Nnenna’s Story: A Light in the Darkness, #5

Could life get any stranger? I marvelled. Well, it turns out, it can or rather it just did.

Dorcas spoke as she chewed her gum loudly, making her words slightly incomprehensible, “how come you’re the only girl in this village who does not know that Peter loves you?”

“Maybe that’s because he doesn’t.”
Linda cleared her throat, “Nnenna, have you seen the way he looks at you?”
I had noticed but for some reason, I refused to acknowledge it, “No”
Dorcas gently dropped her calabash on the ground and faced Nnenna, “What exactly is your problem? Why are you behaving like a child?”

Dismayed, Nnenna raised her eyebrows then replied as calmly as she could manage, “You had better pick up your calabash and lets get going. The last thing I want is mum shouting at me because I got home late.”

Peter had talked to her politely on some occassions and not once had he inferred that he liked her more than a friend and why should he? Word on the street was that the Catholic Parish Priest had been making arrangements to send him to the seminary. Dorcas and Linda knew about this, infact they had told her.

Linda replied in a singsong voice, “peradventure, there’s something in your heart you’d rather keep hidden.”
“You both have to stop pestering me. I’m only fourteen years old, leave me to grow. Yes, I can’t take my bath outside anymore or build sand castles but I’ve still got time to run around without shame of being stared at with lust. I only became a teenager. I choose to enjoy this stage while it lasts.”
Linda walked on like one in  a dreamlike state while Dorcas threw her nose in the air, “Okay, I’ll keep my lips sealed. Do whatever you want, I can only hope that you do not regret your decision later.”

***
“Nnennnnnna!”
I quickened my steps, “Mum, I’m home”
Mummy shook her head, “What happened? did the river move to a farther place?
I dropped the calabash in the kitchen, “No mum”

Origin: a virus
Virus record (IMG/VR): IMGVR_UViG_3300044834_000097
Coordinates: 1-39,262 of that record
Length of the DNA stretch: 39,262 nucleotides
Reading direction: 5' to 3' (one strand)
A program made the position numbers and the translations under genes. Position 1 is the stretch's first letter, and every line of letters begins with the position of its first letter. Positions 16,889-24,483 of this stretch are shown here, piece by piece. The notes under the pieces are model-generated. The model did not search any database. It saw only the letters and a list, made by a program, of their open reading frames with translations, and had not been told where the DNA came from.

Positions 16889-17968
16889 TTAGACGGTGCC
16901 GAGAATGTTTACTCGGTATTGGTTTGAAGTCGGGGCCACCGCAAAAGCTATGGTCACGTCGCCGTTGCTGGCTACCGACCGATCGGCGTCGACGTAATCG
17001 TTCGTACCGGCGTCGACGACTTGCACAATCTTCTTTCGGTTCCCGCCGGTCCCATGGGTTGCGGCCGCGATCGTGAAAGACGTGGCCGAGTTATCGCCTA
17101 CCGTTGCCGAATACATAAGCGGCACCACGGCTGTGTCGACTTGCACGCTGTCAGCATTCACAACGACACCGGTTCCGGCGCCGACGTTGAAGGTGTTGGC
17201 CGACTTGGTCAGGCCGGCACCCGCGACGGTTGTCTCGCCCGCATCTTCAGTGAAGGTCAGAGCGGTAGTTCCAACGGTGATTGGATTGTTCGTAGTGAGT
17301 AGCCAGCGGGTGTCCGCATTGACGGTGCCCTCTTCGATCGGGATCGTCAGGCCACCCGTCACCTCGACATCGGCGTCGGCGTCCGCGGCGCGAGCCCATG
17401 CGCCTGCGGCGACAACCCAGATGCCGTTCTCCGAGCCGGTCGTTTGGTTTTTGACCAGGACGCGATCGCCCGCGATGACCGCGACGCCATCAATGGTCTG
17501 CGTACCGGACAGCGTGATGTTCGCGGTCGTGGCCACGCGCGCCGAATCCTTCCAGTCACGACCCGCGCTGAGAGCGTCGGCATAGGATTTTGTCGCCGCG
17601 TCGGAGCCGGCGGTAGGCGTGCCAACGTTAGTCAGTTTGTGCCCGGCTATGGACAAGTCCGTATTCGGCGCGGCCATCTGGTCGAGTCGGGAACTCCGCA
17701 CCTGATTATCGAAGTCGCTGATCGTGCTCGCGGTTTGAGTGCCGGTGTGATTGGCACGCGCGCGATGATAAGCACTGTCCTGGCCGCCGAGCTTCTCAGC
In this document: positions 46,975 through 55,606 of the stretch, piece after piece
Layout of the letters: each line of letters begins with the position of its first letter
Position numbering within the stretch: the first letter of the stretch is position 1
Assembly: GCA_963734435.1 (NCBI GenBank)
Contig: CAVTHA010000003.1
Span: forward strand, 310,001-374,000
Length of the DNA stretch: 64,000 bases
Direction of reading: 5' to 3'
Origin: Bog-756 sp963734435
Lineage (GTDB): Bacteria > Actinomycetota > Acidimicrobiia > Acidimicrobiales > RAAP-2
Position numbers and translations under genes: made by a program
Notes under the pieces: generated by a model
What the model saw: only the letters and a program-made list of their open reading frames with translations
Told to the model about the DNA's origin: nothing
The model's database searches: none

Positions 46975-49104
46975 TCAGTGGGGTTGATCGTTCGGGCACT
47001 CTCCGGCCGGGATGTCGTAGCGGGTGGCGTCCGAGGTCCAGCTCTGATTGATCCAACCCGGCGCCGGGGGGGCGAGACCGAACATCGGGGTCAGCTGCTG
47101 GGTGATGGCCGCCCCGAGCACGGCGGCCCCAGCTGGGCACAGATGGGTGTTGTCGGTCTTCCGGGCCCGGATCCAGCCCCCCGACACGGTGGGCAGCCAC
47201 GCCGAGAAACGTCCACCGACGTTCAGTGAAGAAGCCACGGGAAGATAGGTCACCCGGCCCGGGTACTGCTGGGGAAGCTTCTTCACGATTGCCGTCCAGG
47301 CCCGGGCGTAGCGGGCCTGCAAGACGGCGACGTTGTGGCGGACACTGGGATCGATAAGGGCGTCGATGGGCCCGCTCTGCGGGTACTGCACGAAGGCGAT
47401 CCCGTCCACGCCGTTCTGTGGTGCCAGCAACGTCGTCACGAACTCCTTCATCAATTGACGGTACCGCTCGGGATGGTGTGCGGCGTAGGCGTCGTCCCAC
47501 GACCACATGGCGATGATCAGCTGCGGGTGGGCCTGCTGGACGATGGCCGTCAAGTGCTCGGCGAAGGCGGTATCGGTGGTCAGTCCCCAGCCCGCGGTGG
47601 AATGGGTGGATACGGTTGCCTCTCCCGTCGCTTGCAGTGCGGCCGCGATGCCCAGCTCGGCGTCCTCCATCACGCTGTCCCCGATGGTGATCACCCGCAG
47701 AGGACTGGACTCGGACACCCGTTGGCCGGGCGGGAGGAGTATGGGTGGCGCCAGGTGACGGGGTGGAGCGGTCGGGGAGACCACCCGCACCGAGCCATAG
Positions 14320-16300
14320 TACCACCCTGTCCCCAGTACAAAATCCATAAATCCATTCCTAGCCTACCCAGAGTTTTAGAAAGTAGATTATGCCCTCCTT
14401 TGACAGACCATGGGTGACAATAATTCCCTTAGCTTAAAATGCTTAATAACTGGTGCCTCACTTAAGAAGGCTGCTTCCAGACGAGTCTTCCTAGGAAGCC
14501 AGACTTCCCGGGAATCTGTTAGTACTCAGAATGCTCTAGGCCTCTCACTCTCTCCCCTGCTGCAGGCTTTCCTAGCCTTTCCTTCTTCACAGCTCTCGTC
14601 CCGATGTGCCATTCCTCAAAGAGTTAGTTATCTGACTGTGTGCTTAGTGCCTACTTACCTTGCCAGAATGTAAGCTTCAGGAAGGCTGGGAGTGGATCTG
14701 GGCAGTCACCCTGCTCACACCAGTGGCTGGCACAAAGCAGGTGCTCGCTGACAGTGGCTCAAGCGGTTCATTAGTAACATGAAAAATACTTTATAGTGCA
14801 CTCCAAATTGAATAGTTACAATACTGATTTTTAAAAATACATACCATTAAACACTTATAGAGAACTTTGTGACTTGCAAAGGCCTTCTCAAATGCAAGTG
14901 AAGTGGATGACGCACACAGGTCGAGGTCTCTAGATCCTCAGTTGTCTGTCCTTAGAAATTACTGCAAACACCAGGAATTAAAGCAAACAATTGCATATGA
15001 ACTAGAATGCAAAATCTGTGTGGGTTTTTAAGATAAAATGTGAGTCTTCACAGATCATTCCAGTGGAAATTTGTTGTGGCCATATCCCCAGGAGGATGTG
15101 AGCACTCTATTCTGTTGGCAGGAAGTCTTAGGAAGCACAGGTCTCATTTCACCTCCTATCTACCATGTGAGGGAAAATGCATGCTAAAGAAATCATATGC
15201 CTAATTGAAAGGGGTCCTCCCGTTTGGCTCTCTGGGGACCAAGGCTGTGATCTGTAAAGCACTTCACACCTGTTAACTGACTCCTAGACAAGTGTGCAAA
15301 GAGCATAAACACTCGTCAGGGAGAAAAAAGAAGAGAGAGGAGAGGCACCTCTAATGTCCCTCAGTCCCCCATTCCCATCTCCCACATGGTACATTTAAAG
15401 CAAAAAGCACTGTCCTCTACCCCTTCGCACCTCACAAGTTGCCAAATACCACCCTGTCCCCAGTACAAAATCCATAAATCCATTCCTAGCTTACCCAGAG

“Okay, go to the market and buy me water yam.”
As I bargained with mummy twins, the yam seller, I felt someone tap me. I turned to see Peter, “Please, permit me to pay for the yam?” Indeed, Peter was tall, handsome and of good conduct. Maybe thats why the girls in the village always talked about him.
I shook my head, “Thank you but my mum would not like that.”

Mummy twins, the village chief gossip was already smiling smugly. I paid her then left with Peter who insisted on walking me home.

We walked together in silence  for a while before Peter coughed, “I don’t know why I find it difficult talking with you.”
Surprised, I stopped momentarily in my tracks, “Really?”

He nodded then collected my yam, “I’ll help you carry this.”
“Thank you. So is it true that you’re going to become a parish priest.”
“I’m not sure.”
“Why?”
“Nnenna, I like you.”
“Is that why you won’t be a priest anymore.”
He smiled. “If you’ll be my girlfriend, I won’t go to the seminary”
I sighed. “I won’t Peter.”
He laughed without humour. “So blunt. Everyother girl in this village will be honoured to be my girlfriend.”
“I know  but I’m not them”
“Yes” he gave me my yam  back and bade me goodbye.
In truth, I didn’t fully understand the roles of a girlfriend. I decided to ask dad the next time I went to the prison. I couldn’t ask mom, I had a feeling she’d blow up the roof. But from my little understanding, being a girlfriend meant taking care of someone called a boyfriend and right now, what I desired the most was to care for my parents.

***
Yes, the strange incident that happened to me at the age of fourteen was Dorcas’ pregnancy by Peter. Dorcas’ parents took the issue to Peter’s church. he cried and said that she had seduced him. I asked my teacher, Mrs. Nwosu, what it meant for a girl to seduce a boy but instead of answering, she sent me out of the class.

The story that followed  was that she constantly visited Peter in his father’s farm even though he warned her against it. When he told her of my rejection, she decided to make him feel  better. My immediate reaction was to call her a goat but Linda told me to be sensitive so I said nothing more.

The parish priest was sad. He loved Peter like a son. I was a bit sad too that his ‘like’ for me was never deep.

When I told my mum of Dorcas and Peter’s predicament, she replied, “the same Peter who wanted you to be his girlfriend?”

I bit my lips, did dad and mum have to be so close. “yes mummy but I refused.”
“I know  baby but I bet you’re sad.”
“Just a little mum, I’m Nnenna and I’m a super strong woman.”
Mum laughed, “that you are my dear. Your friends will be okay though, I’ve seen people with more messed up lives receive salvation the minute they turned to Jesus.”

Long after mum had slept, I sat, waiting for a miracle that would stop this five minutes of pleasure from destroying the lives of Dorcas and Peter for mummy twins was certain it would.

To be continued…

By Kehinde Anita

Contact: amokwenyei@gmail.com
Instagram: @mhizkenann

Kehinde Anita is the author of a christian romance novel, “Why Won’t She Have Sex?” Its available on okadabooks app for N700 only.

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